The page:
As many TM Forum members know, one individual can make an amazing impact when they are passionate enough – and John Reilly was exemplary of this type of passion and drive.
While John sadly passed away in Plano, Texas on July 2
, his legacy is deeply woven into the fabric of TM Forum and the industry we serve, from his instrumental role in developing the Information Framework, to the eight books he authored on TM Forum Frameworx, to all those he influenced when teaching his infamous training courses, and ultimately to those who enjoyed reading his blogs
about Frameworx, food and travel here on Inform.
John worked with TM Forum as a member, trainer and collaborative leader since 1997 and during that time was a cornerstone in the creation and continuous development of the NGOSS and later Frameworx suites of standards – most notably, development of the Information Framework (SID)
– now commonly accepted as the universal standard for information modelling across the industry, and a key part of TM Forum’s Open API Program and the Open Digital Framework.
As a TM Forum Subject Matter Expert, he trained hundreds of professional students around the world, while also finding time to lead continuous development of the Information Framework. In 2017, he received a TM Forum Lifetime Achievement Award for his leadership and contribution to the industry.
“John was and will always be a pivotal figure in the Forum’s history, and a much admired and missed colleague,” says Nik Willetts, CEO, TM Forum. “John was one of the most decorated individuals in the Forum’s history. As an industry, we owe him a debt of gratitude for his global impact. As a Forum, we plan to create a new special award in John’s memory in the coming months. More personally, John was quite simply a true gentleman and made an impact wherever he went. With a passion for cooking and travelling, he was a unique blend of patient, kind and persistent in his convictions – something we can all learn from.”
TM Forum’s Founder, Keith Willetts, adds, “John was one of the critical rocks on which the Forum was founded. His knowledge, tenacity and easy-going manner helped create, and perhaps more importantly, popularize many of the Forum’s technical assets. He was a fantastic ambassador as everywhere he went people respected his depth and breadth of technical knowledge, which enhanced our standing around the world. He was also a real Southern gent, always polite and congenial, and while a street fighter for his point of view, he was always respectful.”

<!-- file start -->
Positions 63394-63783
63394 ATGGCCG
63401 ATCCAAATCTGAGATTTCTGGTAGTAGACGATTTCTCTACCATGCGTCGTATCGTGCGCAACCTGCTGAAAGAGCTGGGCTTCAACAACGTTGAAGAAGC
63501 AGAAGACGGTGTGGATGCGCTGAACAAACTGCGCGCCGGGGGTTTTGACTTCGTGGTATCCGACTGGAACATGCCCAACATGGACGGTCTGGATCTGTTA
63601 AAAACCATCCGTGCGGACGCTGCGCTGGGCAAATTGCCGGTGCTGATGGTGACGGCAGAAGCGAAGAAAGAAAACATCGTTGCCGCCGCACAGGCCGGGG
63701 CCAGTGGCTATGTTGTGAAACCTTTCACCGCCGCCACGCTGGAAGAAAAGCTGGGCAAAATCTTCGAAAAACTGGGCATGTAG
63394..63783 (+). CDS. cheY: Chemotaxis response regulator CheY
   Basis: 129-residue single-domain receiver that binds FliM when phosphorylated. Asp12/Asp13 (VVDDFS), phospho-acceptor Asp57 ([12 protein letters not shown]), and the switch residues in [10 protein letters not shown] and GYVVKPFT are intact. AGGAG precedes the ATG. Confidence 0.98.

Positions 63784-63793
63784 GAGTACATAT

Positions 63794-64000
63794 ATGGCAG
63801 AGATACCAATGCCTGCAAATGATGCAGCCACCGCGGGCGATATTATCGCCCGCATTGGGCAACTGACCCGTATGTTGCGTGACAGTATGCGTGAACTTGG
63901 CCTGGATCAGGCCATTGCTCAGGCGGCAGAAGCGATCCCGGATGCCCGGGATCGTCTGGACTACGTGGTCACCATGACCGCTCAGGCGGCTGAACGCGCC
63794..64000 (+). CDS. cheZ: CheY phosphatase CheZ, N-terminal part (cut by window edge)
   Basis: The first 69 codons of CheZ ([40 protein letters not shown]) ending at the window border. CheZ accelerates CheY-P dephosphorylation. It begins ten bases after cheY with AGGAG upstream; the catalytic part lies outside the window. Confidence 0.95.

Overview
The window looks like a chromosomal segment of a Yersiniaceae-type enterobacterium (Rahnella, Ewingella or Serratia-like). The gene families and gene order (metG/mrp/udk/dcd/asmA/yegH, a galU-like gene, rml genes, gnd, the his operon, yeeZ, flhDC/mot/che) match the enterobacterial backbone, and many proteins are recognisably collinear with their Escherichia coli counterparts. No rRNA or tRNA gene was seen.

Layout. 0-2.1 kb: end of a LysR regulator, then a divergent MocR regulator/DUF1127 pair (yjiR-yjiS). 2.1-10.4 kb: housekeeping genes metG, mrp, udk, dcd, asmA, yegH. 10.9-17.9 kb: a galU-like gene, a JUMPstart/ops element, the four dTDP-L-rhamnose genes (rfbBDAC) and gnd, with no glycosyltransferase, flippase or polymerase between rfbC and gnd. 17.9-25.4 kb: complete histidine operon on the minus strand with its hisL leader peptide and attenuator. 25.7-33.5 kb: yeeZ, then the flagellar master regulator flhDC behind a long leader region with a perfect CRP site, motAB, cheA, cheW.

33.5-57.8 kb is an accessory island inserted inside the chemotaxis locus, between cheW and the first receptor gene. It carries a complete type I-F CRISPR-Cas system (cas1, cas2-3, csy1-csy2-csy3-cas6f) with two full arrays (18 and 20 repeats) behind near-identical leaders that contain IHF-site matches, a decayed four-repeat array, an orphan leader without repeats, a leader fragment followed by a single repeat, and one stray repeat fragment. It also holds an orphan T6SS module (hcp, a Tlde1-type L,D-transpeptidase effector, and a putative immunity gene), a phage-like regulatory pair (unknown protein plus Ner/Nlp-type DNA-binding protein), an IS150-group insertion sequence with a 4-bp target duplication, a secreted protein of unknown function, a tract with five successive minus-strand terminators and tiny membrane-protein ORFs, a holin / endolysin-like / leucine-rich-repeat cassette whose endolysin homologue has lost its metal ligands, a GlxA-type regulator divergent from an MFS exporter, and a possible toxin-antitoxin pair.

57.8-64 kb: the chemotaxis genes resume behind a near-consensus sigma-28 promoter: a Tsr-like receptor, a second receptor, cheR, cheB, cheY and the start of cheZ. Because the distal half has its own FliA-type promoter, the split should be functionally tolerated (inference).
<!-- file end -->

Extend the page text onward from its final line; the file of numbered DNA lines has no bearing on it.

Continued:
Regarding John’s role in training, Martin Creaner, Author and former TM Forum President, adds, “John spent many years training member companies on NGOSS, Frameworx, SID, eTOM, etc., and was in huge demand from every company he dealt with. His knowledge was encyclopedic, and as you generally find with people who really understand a topic, he was able to make it consumable by audiences of all levels of expertise. He was also such a well-liked character that company after company would go to great lengths to secure John as their trainer.”
John’s long-time friend and colleague, Ken Dilbeck, Vice President of Collaborative R&D, TM Forum, says, “John lived life with passion and conviction. The way he cared about the Information Framework, his students and preparing the industry for digital transformation was second to none. He will be sorely missed by the industry and especially me. To a life well lived, you did good, John.”
As a TM Forum member, Laurent Leboucher, Vice President, Architecture, Enablers and Security, Orange, often worked closely with John. “John was passionate and extremely profound," he says. “His contribution to the frameworks and to the Information Model is huge. He was also very humane, helpful and kind. The Orange team is sad to lose a TM Forum visionary, a profound engineer and a very friendly colleague.”
What you may not know about John
John was also a trained actor, performed in community theater and loved to talk about the time he appeared on an episode of the TV show “Dallas.”
During his retirement, John’s caring nature and personal conviction expanded through his work in animal welfare. He was President of the Board and Director of Marketing for Texas CARES
, a non-profit, no-kill animal welfare organization for abandoned and unwanted cats and kittens in the Dallas/Fort Worth area. In lieu of flowers, his family has requested donations in John’s memory to TexasCARES
Many of us here at the Forum have fond memories of working with John over the years. In writing this piece I had conversations with a number of colleagues about his work and how he was exemplary of the Forum’s community. One with Cindy Tiritilli, Head of Membership Renewals, stands out.
“Membership organizations like the Forum are magnets for people who want to make their passions come to life,” she says. “John definitely did that – this was his vehicle to make big things happen.”
We’ll miss you John – and we promise to keep making big things happen for you.We welcome your fond memories of John on our Community page. Comments will be compiled and shared with his family.